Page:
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Nutrition Color Code

Cracking the Nutrition Color Code

What is Calcium?

To ensure that you and your family are getting the best nutrition from your daily meals, try this tip: color your plate with at least three different colors of fruits and vegetables. Fresh produce is known to be very low in fat, packed with fiber, and rich with natural chemicals that help protect against diseases.
Our food color chart explains how each color represents different vitamins and minerals, their benefits, and examples of food they can be found in.

 

Color

Nutrients, minerals and benefits

Food sources

Red Lycopene

  • antioxidant
  • may help reduce risk of cancer
Tomatoes
Watermelons
Guava
Anthocyanins

  • antioxidant
  • keeps heart healthy
Strawberries
Red grapes
Red apples (do not peel)
Cranberries
Orange/Yellow Beta-Carotene

  • keeps eyes healthy
  • protects the skin against free-radical damage
  • promotes repair of damaged DNA
Carrots
Mangoes
Cantaloupe
Papaya
Pumpkin
Squash
Sweet potatoes
Vitamin C

  • strengthens immune system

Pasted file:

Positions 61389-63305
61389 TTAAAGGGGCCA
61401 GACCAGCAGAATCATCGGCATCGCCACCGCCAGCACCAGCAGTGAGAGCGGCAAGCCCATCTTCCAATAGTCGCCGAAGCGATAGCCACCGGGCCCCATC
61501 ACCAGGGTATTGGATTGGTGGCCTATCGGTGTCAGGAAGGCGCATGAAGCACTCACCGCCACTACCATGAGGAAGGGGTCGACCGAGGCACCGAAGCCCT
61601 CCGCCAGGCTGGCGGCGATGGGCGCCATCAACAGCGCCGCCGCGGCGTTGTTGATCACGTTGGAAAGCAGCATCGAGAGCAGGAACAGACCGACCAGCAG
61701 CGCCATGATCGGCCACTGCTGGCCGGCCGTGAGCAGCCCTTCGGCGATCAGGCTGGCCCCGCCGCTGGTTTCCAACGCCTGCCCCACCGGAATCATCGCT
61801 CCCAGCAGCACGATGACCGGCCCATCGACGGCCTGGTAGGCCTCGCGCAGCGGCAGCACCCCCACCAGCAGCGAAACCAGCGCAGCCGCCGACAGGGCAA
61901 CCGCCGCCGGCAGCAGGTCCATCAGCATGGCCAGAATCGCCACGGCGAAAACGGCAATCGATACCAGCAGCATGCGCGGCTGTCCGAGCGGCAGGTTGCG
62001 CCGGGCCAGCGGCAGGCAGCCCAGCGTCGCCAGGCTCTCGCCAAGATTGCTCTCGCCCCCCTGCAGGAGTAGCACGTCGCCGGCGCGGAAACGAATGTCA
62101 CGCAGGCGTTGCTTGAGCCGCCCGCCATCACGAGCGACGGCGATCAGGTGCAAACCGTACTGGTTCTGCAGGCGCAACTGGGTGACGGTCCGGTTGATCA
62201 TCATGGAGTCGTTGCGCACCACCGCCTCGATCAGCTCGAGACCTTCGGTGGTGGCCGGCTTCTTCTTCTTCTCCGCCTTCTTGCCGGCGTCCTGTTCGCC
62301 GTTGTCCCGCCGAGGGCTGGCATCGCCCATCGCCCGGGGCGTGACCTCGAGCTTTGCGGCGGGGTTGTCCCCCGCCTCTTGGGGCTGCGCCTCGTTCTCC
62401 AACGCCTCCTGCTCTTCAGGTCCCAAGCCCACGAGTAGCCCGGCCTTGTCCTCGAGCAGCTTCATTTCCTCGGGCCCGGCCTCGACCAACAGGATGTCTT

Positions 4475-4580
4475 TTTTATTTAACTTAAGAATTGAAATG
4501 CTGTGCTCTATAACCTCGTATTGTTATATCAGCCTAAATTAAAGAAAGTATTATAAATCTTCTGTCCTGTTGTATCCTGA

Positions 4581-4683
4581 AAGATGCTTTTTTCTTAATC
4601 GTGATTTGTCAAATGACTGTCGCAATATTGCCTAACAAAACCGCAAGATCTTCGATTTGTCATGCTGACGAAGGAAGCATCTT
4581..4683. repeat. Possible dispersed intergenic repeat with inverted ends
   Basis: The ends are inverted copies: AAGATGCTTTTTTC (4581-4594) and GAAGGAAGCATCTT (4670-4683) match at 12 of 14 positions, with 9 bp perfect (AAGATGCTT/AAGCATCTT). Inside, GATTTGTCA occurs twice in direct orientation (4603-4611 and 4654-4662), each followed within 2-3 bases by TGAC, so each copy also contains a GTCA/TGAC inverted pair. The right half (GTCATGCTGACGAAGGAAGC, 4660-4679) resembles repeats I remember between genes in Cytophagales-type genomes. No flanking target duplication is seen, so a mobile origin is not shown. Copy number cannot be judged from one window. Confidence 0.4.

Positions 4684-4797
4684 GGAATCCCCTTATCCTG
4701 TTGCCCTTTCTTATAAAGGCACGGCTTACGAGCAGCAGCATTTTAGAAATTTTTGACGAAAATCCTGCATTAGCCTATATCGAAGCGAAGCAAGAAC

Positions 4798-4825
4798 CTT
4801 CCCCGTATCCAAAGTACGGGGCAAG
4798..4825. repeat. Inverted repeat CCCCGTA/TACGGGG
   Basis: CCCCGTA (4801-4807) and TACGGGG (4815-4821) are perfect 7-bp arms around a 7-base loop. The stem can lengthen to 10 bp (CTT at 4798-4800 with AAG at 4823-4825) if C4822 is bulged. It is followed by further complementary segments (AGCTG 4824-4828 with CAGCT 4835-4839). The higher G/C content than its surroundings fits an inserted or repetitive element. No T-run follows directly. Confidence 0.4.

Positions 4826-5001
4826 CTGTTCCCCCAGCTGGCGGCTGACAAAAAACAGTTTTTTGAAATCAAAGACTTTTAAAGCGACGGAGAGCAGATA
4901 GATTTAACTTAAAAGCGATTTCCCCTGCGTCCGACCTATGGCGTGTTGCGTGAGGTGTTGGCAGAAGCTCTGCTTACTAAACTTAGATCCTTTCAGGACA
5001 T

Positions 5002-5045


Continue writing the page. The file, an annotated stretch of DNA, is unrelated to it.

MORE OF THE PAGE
Oranges
Lemons
Pineapples
Cantaloupe
Folate (Vitamin B)

  • reduces risk of birth defects
  • fights anemia
  • supports cell production
Oranges
Cantaloupes
Mangoes
Green Folate (Vitamin B)

  • reduces risk of birth defects
  • fights anemia
  • supports cell production
Romaine lettuce
Spinach
Asparagus
Malunggay
Parsley
Broccoli
Lutein

  • for healthy eyes
Peas
Green peppers
Spinach
Okra
Avocado
Pechay
Indoles (cruciferous vegetables)

  • reduces risk of cancer
Broccoli
Cabbage
Iron, calcium, magnesium, vitamin K Most green vegetables
Blue/Purple Anthocyanins

  • antioxidant
  • keeps heart healthy
Duhat
Grapes
Raisins
Eggplant
Plums
Prunes
Blueberries
White Anthoxanthins

  • Lowers cholesterol
  • Lowers blood pressure
  • Reduces cancer risk
  • Keeps heart healthy
Garlic
Mushrooms
Cauliflower
Onions
Potassium

  • electrolyte
  • keeps heart healthy
  • good for digestion
  • muscular function
Bananas
Potatoes